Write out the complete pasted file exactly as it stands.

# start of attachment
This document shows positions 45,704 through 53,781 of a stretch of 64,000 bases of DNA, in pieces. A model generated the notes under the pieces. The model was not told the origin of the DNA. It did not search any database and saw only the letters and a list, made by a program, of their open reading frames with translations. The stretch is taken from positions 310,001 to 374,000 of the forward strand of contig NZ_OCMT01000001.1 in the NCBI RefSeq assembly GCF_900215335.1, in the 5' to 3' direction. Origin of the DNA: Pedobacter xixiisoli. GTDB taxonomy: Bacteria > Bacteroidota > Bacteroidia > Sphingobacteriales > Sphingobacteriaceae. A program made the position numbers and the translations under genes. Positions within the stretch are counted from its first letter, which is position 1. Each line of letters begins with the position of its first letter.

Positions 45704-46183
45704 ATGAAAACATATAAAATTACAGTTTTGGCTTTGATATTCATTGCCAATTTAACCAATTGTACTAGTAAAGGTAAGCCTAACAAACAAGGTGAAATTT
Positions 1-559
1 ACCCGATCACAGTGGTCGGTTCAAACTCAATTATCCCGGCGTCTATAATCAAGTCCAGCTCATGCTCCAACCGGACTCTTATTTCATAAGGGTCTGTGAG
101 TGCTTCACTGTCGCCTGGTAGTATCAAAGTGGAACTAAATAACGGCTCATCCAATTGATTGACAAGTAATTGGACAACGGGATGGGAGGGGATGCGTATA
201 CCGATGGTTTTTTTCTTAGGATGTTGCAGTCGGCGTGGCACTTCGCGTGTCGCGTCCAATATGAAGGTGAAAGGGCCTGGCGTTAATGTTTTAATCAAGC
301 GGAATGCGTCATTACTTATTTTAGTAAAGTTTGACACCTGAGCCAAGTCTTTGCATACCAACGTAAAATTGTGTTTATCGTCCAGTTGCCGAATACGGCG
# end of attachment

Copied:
This document shows positions 45,704 through 53,781 of a stretch of 64,000 bases of DNA, in pieces. A model generated the notes under the pieces. The model was not told the origin of the DNA. It did not search any database and saw only the letters and a list, made by a program, of their open reading frames with translations. The stretch is taken from positions 310,001 to 374,000 of the forward strand of contig NZ_OCMT01000001.1 in the NCBI RefSeq assembly GCF_900215335.1, in the 5' to 3' direction. Origin of the DNA: Pedobacter xixiisoli. GTDB taxonomy: Bacteria > Bacteroidota > Bacteroidia > Sphingobacteriales > Sphingobacteriaceae. A program made the position numbers and the translations under genes. Positions within the stretch are counted from its first letter, which is position 1. Each line of letters begins with the position of its first letter.

Positions 45704-46183
45704 ATGAAAACATATAAAATTACAGTTTTGGCTTTGATATTCATTGCCAATTTAACCAATTGTACTAGTAAAGGTAAGCCTAACAAACAAGGTGAAATTT
Positions 1-559
1 ACCCGATCACAGTGGTCGGTTCAAACTCAATTATCCCGGCGTCTATAATCAAGTCCAGCTCATGCTCCAACCGGACTCTTATTTCATAAGGGTCTGTGAG
101 TGCTTCACTGTCGCCTGGTAGTATCAAAGTGGAACTAAATAACGGCTCATCCAATTGATTGACAAGTAATTGGACAACGGGATGGGAGGGGATGCGTATA
201 CCGATGGTTTTTTTCTTAGGATGTTGCAGTCGGCGTGGCACTTCGCGTGTCGCGTCCAATATGAAGGTGAAAGGGCCTGGCGTTAATGTTTTAATCAAGC
301 GGAATGCGTCATTACTTATTTTAGTAAAGTTTGACACCTGAGCCAAGTCTTTGCATACCAACGTAAAATTGTGTTTATCGTCCAGTTGCCGAATACGGCG